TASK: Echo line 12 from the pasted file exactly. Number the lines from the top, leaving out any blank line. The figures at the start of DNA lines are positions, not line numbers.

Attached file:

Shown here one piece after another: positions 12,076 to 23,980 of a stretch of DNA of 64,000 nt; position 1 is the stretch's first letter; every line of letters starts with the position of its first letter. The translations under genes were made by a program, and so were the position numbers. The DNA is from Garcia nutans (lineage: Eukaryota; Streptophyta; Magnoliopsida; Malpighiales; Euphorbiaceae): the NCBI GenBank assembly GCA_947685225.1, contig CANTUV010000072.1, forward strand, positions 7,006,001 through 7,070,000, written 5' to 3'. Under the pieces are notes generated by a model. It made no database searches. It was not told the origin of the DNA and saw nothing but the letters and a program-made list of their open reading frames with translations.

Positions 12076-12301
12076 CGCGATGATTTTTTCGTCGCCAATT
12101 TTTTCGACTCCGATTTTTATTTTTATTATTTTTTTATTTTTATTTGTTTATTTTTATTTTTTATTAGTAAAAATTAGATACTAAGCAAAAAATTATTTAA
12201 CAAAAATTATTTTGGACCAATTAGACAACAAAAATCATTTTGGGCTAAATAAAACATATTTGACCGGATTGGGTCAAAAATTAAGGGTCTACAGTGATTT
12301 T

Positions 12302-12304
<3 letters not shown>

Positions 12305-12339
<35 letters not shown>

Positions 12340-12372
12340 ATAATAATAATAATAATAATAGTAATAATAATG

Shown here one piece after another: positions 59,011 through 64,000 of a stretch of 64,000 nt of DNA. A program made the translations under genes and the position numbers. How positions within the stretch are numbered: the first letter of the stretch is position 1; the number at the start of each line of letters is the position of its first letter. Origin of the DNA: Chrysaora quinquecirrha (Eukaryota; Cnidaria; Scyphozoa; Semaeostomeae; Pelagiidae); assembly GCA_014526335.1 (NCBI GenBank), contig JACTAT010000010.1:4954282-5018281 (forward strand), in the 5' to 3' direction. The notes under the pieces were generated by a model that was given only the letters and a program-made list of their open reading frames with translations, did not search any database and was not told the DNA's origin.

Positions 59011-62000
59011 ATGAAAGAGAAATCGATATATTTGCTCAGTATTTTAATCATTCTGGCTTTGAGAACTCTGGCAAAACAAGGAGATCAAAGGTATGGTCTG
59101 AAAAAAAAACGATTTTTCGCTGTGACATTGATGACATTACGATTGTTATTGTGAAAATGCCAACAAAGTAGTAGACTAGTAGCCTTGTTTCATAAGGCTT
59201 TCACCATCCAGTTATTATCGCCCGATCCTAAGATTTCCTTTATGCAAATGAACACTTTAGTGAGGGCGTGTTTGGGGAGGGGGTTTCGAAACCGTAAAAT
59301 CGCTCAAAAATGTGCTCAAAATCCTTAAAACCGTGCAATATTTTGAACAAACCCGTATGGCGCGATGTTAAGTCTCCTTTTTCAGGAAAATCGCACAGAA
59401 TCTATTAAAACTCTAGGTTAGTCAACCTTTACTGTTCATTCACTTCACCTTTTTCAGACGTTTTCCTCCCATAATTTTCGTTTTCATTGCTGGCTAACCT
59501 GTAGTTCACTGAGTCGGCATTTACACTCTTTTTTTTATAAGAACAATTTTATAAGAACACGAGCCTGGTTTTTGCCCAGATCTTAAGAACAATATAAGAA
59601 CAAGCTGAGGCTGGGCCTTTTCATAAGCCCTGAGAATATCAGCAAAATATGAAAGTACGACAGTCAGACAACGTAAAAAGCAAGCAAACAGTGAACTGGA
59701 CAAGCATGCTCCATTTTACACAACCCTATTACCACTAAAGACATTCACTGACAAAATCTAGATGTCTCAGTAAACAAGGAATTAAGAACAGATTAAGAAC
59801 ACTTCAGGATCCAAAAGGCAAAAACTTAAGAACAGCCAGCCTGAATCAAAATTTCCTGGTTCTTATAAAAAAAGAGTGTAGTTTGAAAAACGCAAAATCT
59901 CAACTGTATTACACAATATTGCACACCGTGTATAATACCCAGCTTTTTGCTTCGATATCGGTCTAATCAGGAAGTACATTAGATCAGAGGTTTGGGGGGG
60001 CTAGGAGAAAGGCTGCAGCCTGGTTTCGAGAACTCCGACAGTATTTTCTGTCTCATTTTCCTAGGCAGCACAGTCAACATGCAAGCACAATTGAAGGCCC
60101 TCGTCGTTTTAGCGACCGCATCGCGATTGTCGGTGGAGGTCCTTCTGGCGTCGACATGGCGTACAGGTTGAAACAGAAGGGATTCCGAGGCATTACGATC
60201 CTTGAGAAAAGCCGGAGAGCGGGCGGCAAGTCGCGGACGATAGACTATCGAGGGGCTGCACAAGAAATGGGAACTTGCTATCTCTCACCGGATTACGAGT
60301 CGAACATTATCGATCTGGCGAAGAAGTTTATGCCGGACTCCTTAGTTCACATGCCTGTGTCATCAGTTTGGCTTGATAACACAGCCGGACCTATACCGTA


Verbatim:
12340 ATAATAATAATAATAATAATAGTAATAATAATG